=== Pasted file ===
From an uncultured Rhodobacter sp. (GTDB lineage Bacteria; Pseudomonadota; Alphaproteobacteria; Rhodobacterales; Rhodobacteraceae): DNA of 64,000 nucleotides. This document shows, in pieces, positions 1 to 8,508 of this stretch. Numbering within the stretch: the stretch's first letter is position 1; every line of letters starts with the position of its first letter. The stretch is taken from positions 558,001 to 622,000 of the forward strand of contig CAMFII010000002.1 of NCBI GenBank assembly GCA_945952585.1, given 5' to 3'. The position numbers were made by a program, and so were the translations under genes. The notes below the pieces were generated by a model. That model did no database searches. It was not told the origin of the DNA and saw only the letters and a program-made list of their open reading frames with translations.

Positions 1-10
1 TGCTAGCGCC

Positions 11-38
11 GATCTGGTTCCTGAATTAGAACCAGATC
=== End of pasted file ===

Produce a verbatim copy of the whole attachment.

From an uncultured Rhodobacter sp. (GTDB lineage Bacteria; Pseudomonadota; Alphaproteobacteria; Rhodobacterales; Rhodobacteraceae): DNA of 64,000 nucleotides. This document shows, in pieces, positions 1 to 8,508 of this stretch. Numbering within the stretch: the stretch's first letter is position 1; every line of letters starts with the position of its first letter. The stretch is taken from positions 558,001 to 622,000 of the forward strand of contig CAMFII010000002.1 of NCBI GenBank assembly GCA_945952585.1, given 5' to 3'. The position numbers were made by a program, and so were the translations under genes. The notes below the pieces were generated by a model. That model did no database searches. It was not told the origin of the DNA and saw only the letters and a program-made list of their open reading frames with translations.

Positions 1-10
1 TGCTAGCGCC

Positions 11-38
11 GATCTGGTTCCTGAATTAGAACCAGATC